By Andrew Hayes
From oceans engulfing islands to increases in pestilence, wildfires, storm surges and extinction rates, the predicted effects of a global rise of 2 degrees Celsius are a concern that should strike fear in all people, Republican or Democrat, wealthy or on welfare, in those who deny human responsibility for rising temperatures or those who avidly lobby for deeper environmental concern. According to a recent report by the International Panel on Climate Change (IPCC), preventing global warming from creating a rise above 1.5 degrees Celsius increase from pre-industrial times to 2040 is imperative to reduce the possibilities of an ecological and human crisis.
Lewis & Clark prides itself on being a sustainable campus: we just divested from fossil fuels and ended our support for one of the main contributors to the climate problem. However, change and influence at this level will do little to cause meaningful changes and contributions to a future solution.
The threat of rising sea levels due to melting ice caps may not be particularly daunting to those who do not live in coastal regions, but the more immediate and inevitable increase in the power and devastation of storm surges may be reason for more Americans to rethink their apathy towards rising climate change. According to the National Climate Assessment (NCA), there has already been “a substantial increase in most measures of Atlantic hurricane activity since the early 1980s.”
As global warming causes the Greenland and Antarctic ice sheets to deteriorate, the amount of available freshwater will diminish. The IPCC report states that “depending on future socioeconomic conditions, limiting global warming to 1.5 degrees Celsius, compared to 2 degrees Celsius, may reduce the proportion of the world population exposed to a climate-change induced increase in water stress by up to 50 percent.”
Additionally, if temperatures exceed a 1.5 degrees Celsius increase, the threat of net reductions in corn, rice, wheat production and other cereal crops may lead to a food crisis for nations worldwide, particularly in the Global South. According to the United Nations Department of Economic and Social Affairs, the human population is expected to rise to 9.7 billion by 2050, 2.4 billion above the current population. The food shortage, in combination with rising populations, could result in a global famine much more grave than the food crisis today.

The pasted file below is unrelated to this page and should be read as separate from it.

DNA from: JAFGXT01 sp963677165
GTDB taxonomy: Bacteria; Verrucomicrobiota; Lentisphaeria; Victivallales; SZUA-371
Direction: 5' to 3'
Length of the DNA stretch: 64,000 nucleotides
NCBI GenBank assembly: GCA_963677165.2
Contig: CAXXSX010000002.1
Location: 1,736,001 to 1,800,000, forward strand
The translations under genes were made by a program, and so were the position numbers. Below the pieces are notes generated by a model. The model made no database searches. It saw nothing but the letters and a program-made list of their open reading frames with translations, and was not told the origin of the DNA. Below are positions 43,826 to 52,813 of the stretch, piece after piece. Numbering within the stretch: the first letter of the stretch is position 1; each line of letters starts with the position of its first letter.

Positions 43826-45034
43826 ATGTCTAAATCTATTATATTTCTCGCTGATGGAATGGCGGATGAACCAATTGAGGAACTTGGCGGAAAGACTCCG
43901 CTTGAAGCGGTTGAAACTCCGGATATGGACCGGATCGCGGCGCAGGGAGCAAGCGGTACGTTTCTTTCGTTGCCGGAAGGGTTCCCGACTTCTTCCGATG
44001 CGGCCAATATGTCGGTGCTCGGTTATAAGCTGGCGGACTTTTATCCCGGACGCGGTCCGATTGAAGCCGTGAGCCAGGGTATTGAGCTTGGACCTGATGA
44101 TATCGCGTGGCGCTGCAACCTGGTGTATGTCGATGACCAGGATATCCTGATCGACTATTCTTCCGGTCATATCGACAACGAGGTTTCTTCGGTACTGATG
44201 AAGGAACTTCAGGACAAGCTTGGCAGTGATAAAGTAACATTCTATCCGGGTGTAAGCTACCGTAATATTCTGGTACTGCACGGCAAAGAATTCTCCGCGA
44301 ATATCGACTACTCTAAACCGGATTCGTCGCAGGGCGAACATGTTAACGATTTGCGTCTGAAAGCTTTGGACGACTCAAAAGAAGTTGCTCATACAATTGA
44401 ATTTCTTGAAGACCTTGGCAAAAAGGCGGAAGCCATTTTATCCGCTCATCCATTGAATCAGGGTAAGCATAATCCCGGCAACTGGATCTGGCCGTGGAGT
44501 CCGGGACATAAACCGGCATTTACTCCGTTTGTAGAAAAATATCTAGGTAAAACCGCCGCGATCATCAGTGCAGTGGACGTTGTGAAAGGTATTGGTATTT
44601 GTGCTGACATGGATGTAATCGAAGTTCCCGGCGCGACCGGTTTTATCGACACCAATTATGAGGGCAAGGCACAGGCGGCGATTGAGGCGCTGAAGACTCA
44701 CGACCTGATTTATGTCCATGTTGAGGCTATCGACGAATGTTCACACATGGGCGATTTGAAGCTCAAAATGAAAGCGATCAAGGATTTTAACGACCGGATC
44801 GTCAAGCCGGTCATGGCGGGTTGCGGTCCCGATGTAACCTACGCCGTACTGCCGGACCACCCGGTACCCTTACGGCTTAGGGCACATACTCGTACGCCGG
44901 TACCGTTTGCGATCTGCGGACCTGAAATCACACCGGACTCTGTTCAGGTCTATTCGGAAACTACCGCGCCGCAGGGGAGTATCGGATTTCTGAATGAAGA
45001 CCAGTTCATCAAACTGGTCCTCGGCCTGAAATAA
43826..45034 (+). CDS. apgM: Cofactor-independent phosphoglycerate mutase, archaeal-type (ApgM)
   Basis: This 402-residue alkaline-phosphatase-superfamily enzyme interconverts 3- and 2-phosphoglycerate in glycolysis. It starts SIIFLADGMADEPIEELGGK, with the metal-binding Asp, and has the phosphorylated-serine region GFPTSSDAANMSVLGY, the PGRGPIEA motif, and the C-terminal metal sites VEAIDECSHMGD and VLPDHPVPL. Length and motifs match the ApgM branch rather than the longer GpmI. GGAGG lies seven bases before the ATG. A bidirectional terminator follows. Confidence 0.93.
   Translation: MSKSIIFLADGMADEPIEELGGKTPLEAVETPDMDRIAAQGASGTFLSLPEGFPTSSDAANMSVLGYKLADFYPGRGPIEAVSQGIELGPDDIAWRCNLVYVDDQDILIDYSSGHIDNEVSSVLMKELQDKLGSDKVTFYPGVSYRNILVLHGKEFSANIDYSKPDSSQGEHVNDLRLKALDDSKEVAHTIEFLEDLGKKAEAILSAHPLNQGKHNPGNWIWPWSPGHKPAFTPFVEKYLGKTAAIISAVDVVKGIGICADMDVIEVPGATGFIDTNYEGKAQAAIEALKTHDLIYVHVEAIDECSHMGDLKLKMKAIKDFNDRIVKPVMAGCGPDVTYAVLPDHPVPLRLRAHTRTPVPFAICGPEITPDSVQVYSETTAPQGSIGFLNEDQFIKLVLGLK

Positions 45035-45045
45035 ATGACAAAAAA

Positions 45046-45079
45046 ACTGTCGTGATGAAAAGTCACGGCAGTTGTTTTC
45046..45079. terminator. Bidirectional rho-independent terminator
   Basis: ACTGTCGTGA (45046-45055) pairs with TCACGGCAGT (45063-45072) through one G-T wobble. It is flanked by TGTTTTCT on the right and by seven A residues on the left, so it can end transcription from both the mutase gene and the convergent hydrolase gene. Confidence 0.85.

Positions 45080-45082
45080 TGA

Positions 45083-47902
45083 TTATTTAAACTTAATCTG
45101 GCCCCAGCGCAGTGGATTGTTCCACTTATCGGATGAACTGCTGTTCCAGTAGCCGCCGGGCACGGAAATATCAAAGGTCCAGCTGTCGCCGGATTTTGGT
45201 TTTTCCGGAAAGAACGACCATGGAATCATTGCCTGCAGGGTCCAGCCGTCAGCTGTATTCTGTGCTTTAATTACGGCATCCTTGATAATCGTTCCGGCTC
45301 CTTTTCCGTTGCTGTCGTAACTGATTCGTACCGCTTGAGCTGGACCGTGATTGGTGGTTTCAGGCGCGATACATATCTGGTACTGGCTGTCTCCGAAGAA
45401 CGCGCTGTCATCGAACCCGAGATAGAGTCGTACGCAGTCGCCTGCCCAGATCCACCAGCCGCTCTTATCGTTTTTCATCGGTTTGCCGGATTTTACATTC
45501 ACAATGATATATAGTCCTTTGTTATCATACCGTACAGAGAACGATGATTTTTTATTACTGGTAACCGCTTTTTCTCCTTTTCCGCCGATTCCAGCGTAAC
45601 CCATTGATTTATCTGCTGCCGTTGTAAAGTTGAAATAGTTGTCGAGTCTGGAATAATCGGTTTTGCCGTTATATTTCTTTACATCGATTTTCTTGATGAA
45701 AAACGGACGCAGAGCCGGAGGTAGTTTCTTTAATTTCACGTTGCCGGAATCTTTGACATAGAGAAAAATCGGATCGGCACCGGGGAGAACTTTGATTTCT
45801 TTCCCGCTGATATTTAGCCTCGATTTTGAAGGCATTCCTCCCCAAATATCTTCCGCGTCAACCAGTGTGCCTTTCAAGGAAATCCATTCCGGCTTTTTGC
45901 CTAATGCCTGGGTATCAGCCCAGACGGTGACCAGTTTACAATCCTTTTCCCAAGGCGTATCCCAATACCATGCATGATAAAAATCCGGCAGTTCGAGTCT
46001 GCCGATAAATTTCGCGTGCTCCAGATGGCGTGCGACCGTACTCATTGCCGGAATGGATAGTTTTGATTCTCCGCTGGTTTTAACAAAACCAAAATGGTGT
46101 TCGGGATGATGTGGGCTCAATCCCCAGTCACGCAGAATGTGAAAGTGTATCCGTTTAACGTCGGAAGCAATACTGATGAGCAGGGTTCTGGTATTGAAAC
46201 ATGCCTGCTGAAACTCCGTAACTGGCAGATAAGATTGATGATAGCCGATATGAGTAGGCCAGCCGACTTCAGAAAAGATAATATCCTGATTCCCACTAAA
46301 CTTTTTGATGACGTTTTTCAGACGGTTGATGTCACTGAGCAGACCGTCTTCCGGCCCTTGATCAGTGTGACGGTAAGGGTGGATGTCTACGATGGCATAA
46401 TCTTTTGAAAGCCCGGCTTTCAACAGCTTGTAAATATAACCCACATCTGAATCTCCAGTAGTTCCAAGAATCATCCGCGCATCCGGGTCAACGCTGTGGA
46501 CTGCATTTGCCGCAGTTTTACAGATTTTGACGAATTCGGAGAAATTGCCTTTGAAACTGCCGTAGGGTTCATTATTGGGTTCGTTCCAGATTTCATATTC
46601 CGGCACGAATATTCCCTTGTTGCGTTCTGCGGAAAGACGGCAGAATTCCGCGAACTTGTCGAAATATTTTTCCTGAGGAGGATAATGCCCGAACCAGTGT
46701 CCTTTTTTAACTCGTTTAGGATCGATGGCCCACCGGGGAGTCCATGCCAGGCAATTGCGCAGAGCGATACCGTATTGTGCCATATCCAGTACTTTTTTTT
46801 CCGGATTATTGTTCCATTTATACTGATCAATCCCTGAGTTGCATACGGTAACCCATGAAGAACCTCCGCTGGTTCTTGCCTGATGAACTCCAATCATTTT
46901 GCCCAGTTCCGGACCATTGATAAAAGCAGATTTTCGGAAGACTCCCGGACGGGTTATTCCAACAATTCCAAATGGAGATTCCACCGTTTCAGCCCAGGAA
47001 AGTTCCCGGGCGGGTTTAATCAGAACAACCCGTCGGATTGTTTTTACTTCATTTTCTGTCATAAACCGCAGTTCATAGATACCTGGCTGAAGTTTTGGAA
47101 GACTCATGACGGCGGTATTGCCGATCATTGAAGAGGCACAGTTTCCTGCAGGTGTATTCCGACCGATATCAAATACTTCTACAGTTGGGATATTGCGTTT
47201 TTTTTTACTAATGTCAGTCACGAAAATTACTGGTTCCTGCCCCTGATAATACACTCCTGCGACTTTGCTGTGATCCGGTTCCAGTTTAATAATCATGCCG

Worst case scenario: the world lacks the available water and food supplies to support the growing population, disease outbreaks worsen, islands and coastal cities become submerged in the ocean, wildfires and droughts destroy the balance of ecosystems, the ozone layer deteriorates and the sixth mass extinction comes into fruition.
Best case scenario: international government bodies convene to finally face the problem of global warming seriously, renewable energy sources become appropriately funded, industrial consumptive practices undergo reform and perhaps humanity manages to undo some of the effects of centuries of systematic destruction that have already taken place on Earth.
However, according to the Washington Post, only two countries fully comply with the standards of the 2015 Paris Agreement. President Donald Trump’s choice to withdraw from the agreement and his support for the coal and fossil fuel industries suggest there is little reason to think that human-influenced global warming will slow down. Whether we will be able to keep global temperatures from rising above 2 degrees Celsius is a question only time and technology will be able to answer. The immensity of the cultural and socioeconomic reforms necessary the looming crisis of the 2018 IPCC report is almost incomprehensible. We can only hope that our world leaders take their heads out of the sand and confront the fact that if they do not act now, their visions of leading the world to progress and equity may lead us instead to the wasteland of death and suffering that they have been warned of time and time again.